Last but not least in the latest DeMaio proposal is a provision that would eliminate all state funding for High Speed Rail. You know who this is aimed at, and that is you—Building Trades workers. Some 2,200 of you currently are employed on High Speed Rail projects, mostly in the San Joaquin Valley, where 119 miles of rail are already being installed. You’re also on the job in Southern California, where construction is under way on the Rosecrans Boulevard overpass, the Union Station/Burbank connector, and on the line feeding into the already-completed Anaheim Regional Transportation Intermodal Center.

Of course we have to worry about DeMaio’s plan to kill us in the future. But mainly, we have to focus on the attack of the present day, which is Proposition 6.

Thousands of us are currently working on road and bridge repair and replacement projects funded by SB 1. In that capacity, we all have to be the voice to bring the truth to our friends and neighbors, our families, our churches, our schools, our softball fields, our bowling alleys, our bars, our barber shops. The message is this: SB 1 is a crucial infrastructure plan we need to repair and replace our dangerous roads and bridges that in many cases are older than 60. It also will reduce congestion and save lives.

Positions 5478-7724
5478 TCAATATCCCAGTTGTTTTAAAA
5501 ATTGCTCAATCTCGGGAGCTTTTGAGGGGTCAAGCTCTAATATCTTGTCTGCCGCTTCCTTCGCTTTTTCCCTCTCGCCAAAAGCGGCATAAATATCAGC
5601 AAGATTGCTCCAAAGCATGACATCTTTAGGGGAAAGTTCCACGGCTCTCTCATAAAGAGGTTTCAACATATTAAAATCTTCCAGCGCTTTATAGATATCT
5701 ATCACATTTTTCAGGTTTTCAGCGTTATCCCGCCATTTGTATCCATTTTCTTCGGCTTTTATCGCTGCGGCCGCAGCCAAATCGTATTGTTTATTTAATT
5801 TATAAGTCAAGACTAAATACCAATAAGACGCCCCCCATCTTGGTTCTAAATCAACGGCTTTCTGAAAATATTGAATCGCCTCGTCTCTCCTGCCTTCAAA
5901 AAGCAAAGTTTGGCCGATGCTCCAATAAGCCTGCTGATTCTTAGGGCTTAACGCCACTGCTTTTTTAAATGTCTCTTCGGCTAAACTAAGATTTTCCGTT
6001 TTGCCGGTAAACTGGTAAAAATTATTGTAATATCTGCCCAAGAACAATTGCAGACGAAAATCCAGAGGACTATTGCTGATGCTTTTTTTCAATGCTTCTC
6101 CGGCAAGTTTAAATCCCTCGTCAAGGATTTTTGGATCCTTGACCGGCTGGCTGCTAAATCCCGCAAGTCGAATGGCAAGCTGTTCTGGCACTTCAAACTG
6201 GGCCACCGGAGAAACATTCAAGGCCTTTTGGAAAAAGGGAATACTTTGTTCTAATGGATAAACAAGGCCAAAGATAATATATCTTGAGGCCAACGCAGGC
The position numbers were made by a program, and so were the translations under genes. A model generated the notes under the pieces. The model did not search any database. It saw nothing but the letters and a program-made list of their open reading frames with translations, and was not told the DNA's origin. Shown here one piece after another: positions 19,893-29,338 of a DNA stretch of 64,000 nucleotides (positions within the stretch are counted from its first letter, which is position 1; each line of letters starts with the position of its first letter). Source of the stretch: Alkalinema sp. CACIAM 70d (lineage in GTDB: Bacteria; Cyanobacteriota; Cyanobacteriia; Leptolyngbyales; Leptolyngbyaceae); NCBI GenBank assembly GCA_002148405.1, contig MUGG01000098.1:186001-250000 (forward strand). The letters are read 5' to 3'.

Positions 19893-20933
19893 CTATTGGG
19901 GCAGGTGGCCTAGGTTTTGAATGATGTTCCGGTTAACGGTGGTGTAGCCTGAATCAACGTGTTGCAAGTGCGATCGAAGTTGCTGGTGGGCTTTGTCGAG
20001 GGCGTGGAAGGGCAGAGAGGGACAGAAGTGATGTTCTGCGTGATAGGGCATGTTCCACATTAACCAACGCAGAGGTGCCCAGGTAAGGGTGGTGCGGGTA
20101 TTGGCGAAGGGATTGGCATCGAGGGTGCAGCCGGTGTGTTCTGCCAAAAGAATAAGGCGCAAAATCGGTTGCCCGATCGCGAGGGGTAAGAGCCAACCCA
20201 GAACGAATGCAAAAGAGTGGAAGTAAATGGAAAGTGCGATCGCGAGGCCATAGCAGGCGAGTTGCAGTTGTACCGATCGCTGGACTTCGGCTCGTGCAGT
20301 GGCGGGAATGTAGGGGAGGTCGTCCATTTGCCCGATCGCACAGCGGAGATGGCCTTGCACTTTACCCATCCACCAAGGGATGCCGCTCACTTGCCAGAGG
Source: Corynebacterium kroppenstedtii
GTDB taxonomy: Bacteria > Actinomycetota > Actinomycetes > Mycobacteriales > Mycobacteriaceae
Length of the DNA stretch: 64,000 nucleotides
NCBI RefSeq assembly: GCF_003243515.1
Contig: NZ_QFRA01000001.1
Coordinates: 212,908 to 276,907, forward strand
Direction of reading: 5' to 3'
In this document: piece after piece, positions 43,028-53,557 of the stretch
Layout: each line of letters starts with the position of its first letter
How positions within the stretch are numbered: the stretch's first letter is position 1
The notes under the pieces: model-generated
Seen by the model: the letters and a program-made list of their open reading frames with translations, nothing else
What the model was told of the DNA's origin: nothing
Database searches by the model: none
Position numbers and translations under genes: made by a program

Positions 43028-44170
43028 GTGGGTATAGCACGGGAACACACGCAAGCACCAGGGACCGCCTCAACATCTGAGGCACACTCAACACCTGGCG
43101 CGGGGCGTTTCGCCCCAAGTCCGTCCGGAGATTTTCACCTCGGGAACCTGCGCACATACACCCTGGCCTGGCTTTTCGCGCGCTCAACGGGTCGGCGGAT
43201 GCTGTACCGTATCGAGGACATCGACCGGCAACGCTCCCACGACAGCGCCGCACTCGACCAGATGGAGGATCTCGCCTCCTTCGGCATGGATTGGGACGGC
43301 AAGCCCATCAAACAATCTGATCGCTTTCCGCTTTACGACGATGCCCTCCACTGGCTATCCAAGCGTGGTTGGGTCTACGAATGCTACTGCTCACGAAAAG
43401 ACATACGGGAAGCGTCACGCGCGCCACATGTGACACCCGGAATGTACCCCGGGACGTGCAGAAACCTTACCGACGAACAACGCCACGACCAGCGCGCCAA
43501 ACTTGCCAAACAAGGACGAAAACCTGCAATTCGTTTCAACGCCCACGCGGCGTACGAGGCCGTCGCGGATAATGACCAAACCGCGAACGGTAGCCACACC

The best way to stop the future attack is to defeat the present one. The best way to convince donors to keep from contributing money to DeMaio’s next campaign against us is to show them that they’re throwing their money away on this one.

Right now, the polls show us doing a very good job of educating the public that Proposition 6 is a terrible idea. But we cannot take a single vote for granted. Whatever you are doing as a union member, or as a Building Trades local, or as a regional council member—do more. If you’ve walked one precinct to beat Proposition 6, walk another.

Defeating Proposition 6 will be a great accomplishment in its own right. Just as important, it will send a message to Carl DeMaio: We will not be a right-to-work state. Working people deserve a place in middle-class society. Your attacks on us cannot prevail.